[CentOS] Karanbir CentOS REPO - Breakability?
Philip.R.Schaffner at nasa.gov
Thu Mar 9 18:32:10 UTC 2006
On Wed, 2006-03-08 at 18:43 -0700, Craig White wrote:
> On Wed, 2006-03-08 at 17:23 -0800, Jim Smith wrote:
> > --- Johnny Hughes <mailing-lists at hughesjr.com> wrote:
> > >
> > > ermmm ... it is a REBUILD of fedora extras ... what do you expect?
> > > Gentoo packges?
> > >
> > No I did not expect Gentoo packages, I expected Debian sid packages.
> > On a serious note if i wanted broken packages, all i had to do was to
> > :-
> > - install fedora rawhide
> > - enable ATRPMS
- install CentOS4
- enable atrpms and rpmforge and/or kbs
> > What's the purpose of blindly following ALL fedora rebuilds? What
> > will happen when the FC5 rebuilds are churned out? Even more broken-ness?
> For the record, I think ATRPMS is a tremendous resource and your attempt
> a humor didn't need to take a back handed slap at someone who gives a
> tremendous amount of time and energy to providing a repository for
> bleeding edge sounds and graphics applications. Without ATRPMS, it would
> be incredibly difficult to built a mythtv system on Fedora or CentOS.
ATrpms is useful for things like MythTV; however Axel Thimm's packages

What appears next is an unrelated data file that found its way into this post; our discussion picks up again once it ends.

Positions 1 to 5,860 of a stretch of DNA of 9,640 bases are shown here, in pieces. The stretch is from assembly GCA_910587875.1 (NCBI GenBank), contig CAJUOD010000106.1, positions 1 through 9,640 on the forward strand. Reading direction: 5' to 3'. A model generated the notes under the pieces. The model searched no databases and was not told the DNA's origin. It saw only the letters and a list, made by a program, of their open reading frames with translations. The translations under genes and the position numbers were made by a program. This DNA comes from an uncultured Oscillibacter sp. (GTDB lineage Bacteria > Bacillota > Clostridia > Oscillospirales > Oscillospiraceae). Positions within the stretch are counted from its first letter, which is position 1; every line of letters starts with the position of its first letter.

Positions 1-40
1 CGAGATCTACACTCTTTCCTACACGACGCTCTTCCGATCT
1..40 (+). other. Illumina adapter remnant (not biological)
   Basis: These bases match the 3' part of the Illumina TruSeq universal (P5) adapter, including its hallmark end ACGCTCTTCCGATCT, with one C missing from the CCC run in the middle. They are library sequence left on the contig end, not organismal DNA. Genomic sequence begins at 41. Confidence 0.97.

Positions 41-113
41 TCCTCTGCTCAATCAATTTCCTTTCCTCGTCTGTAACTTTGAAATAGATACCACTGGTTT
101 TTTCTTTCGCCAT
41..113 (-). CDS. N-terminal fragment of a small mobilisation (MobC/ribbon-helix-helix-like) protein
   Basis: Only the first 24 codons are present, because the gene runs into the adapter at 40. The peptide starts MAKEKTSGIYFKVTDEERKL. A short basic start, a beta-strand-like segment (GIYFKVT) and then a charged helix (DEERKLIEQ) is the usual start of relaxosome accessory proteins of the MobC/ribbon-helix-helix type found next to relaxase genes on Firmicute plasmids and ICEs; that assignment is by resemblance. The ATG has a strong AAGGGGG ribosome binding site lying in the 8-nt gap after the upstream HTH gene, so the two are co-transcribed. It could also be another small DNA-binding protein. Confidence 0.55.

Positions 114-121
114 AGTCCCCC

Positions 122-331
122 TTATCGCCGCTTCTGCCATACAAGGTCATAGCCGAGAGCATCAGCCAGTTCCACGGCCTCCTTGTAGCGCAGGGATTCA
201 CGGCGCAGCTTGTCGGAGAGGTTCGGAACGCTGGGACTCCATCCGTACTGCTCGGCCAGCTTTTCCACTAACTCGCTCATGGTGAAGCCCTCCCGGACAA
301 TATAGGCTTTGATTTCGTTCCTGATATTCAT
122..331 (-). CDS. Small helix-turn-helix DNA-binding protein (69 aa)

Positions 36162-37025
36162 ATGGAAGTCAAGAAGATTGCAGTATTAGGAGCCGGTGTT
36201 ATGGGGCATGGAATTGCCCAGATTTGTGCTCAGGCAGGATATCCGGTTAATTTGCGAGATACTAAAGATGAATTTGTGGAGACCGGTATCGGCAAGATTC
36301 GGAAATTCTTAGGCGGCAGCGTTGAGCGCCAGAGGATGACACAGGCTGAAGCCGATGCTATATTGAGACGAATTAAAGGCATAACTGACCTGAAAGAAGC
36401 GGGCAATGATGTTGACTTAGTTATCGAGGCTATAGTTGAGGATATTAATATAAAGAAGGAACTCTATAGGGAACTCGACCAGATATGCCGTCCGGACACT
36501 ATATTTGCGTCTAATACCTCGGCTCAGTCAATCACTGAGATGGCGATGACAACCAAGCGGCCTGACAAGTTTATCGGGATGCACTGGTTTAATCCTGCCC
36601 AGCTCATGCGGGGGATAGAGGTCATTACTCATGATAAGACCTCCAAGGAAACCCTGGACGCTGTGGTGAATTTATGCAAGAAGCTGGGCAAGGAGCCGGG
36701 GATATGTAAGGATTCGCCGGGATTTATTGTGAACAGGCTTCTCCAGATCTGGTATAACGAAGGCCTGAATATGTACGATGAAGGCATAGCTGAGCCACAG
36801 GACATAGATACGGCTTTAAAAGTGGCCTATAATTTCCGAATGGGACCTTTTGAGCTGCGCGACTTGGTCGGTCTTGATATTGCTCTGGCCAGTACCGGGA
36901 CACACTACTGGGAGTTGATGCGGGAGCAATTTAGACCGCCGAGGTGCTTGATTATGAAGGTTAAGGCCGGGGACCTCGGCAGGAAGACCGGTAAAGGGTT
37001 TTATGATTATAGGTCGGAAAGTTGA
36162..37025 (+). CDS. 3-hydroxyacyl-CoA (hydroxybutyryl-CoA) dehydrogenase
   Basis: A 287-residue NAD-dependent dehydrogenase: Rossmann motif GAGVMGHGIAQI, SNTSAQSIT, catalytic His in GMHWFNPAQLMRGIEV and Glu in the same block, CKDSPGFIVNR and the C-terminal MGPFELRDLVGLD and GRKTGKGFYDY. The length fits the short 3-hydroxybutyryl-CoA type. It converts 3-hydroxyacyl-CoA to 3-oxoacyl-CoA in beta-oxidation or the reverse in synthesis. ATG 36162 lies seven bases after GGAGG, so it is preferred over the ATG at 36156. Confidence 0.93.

do not mix well with other repos like Karanbir's or RPMforge. Have been
fighting breakages of yum, yumex, smartpm, and associated config files
on a couple of systems on which I have had mythtv or other multimedia
stuff working, and made the mistake of enabling atrpms and running "yum
update". Had to manually downgrade some packages to get things working
at all and yum is still complaining that it can't find sqlite.
Things may well work if you use ATrpms repo alone on top of a "vanilla"
system, and I have managed to get things to work by picking selected
packages and dependencies for mythtv, transcode, etc. from ATrpms with
smart (against Axel's recommendation to use all or none of his
packages), but from repeated painful experiences, would recommend
against wholesale mixing with Dag's, Dries', or Karanbir's repos (which
generally do mix well together).
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